Fresh ideas about design
I doubt that architecture and quantum physics have ever been considered in the same sentence, but I’ll argue that they are different perspectives on the same problem.
In the early 1900s, physicists worked to explain how sub-atomic particles behaved. The standard (Newtonian) worldview had for centuries described how everything worked, until suddenly it didn’t, at least at the sub-atomic level. As they struggled to make the old theories describe these new conditions, physicists began to suspect that their fundamental conception was wrong. Where Newtonian physics conceived the universe as a machine-like assembly of parts that could be described individually, they began to think that the universe was in fact one whole, inter-related, complex entity. Everything was connected to everything else. It’s called Complexity, and quantum physics is how it’s described.
Design thinking can be understood by considering the difference between Newtonian physics and Quantum physics. Through the eyes of Newtonian physics, the universe is a vast machine, and if you could break the problem into parts, you would understand the whole. In quantum physics, the universe is seen as a single complex, connected whole, impossible to describe independently. Traditional thinking seeks to isolate the elements [problem] and resolve the individual issue piecemeal. In contrast, design thinking conceives the problem as an aspect or condition within a larger context.
Divergent thinking is the ability to offer different, unique or variant ideas within an overall theme. Convergent thinking is the ability to find the “correct” solution to a given problem by narrowing the issue and then “doing the math.” Design thinking uses both, employing divergent thinking as a way to ensure that many possible ideas are explored in the first instance, and convergent thinking to assess and narrow these down to a final approach. Design thinking encourages divergence to generate many solutions (possible or impossible) and then uses convergence to test and implement the best solution.
Design thinking is especially useful in addressing ill-defined or tricky problems—what Horst Rittel referred to as “wicked problems.” With ill-defined (wicked) problems, both the problem and the solution are unclear at the outset of the problem-solving exercise. Ill-defined problems often contain higher-order or obscure relationships. “Tame” or well-defined problems are ones where the problem is clear, and the solution is available through the application of some specific, technical knowledge. For wicked problems, the general thrust of the problem may be clear, but considerable time, effort and a variety of perspectives are needed to understand the issue. In design thinking, problem definition and problem shaping comprise the critical first step. At Strada, we call this Placemapping.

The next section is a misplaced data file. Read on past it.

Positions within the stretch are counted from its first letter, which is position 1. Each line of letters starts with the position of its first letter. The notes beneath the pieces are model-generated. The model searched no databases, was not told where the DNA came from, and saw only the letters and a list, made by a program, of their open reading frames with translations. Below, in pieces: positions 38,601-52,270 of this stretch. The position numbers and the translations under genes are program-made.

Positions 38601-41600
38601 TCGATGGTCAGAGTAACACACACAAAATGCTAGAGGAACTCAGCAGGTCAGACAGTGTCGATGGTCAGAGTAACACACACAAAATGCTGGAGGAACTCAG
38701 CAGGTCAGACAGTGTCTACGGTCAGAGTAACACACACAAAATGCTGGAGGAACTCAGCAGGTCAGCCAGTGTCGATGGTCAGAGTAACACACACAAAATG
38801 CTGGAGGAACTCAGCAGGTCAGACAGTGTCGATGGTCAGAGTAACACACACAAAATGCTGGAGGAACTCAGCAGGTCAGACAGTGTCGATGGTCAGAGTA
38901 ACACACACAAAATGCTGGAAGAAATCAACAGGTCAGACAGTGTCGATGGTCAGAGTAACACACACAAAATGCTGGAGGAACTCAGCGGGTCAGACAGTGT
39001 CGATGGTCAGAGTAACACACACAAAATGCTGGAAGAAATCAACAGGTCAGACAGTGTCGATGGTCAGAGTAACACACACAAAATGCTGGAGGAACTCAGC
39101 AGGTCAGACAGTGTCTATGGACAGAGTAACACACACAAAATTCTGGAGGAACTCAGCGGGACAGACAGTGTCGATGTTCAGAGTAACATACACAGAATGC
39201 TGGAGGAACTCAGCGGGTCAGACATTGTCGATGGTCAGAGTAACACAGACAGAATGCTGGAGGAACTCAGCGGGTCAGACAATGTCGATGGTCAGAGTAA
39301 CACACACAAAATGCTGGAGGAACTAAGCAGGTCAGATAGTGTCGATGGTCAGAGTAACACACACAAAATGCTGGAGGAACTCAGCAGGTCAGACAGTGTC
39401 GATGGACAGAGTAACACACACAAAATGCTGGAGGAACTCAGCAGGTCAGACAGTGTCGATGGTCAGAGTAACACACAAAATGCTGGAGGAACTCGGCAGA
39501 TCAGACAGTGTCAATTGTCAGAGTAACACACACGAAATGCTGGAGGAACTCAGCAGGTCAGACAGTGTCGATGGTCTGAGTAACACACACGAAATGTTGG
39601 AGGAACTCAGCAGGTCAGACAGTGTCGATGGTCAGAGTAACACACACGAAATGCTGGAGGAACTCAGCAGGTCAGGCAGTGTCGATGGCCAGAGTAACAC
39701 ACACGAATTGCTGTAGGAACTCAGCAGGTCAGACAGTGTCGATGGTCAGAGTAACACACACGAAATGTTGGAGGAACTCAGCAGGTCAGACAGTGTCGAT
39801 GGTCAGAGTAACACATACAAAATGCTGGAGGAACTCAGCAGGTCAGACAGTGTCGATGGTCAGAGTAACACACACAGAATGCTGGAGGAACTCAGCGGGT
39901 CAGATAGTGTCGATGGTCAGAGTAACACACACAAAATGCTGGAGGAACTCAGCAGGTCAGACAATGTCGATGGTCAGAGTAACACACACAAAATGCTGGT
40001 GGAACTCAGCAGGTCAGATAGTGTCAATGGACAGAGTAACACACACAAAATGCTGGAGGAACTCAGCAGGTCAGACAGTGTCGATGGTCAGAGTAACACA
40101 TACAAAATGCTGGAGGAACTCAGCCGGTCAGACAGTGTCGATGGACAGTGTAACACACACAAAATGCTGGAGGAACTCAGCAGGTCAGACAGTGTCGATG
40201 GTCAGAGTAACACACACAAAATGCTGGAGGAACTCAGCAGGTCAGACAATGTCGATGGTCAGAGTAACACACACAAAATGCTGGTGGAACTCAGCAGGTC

Design thinking benefits from cross-disciplinary insight, from varied perspectives starting with problem definition. Constant and relentless questioning drives this phase, always asking “Why?” Asking why is not to critique an idea, but rather to help understand the pros and cons of each idea, clarifying the boundaries of a potential solution set. Most importantly, defining the problem via design thinking requires the suspension of judgment in defining the problem statement.
Although design is often used to describe a result, in its most powerful form design is a verb, not a noun. Design is a protocol for solving problems and exploring opportunities. In the last few years, this approach to problem solving has become the buzz word in business circles, a new way of thinking about problems (beyond the built environment), because problems continue to get more complicated, inter-related and ill defined. The old approaches were not delivering adequate results. Like physics in the early 20th century, society is looking for ways to describe and resolve the more complex, interdependent and unclear problems.
Because the process involves complex cognitive mechanisms, the design solution(s) often engages elements in multiple cognitive domains—visual, mathematical, auditory or tactile—requiring the use of multiple, inter-related communication/presentation methods. As the problem is explored, an understanding of the possible results requires representation by using different media such as precedents and 3D modeling as well as statistical models and graphs, to develop an understanding of the obscure or ill-defined elements of the complex solution set.
As it turns out, the people who say design isn’t rocket science are right. It’s harder.
At Strada, we “Design with People in Mind®,” as we recently gave name to a practice we continually partake in. It emphasizes how the people we design for are the backbone of our creations; they are the faces and the stories responsible for the transformation.
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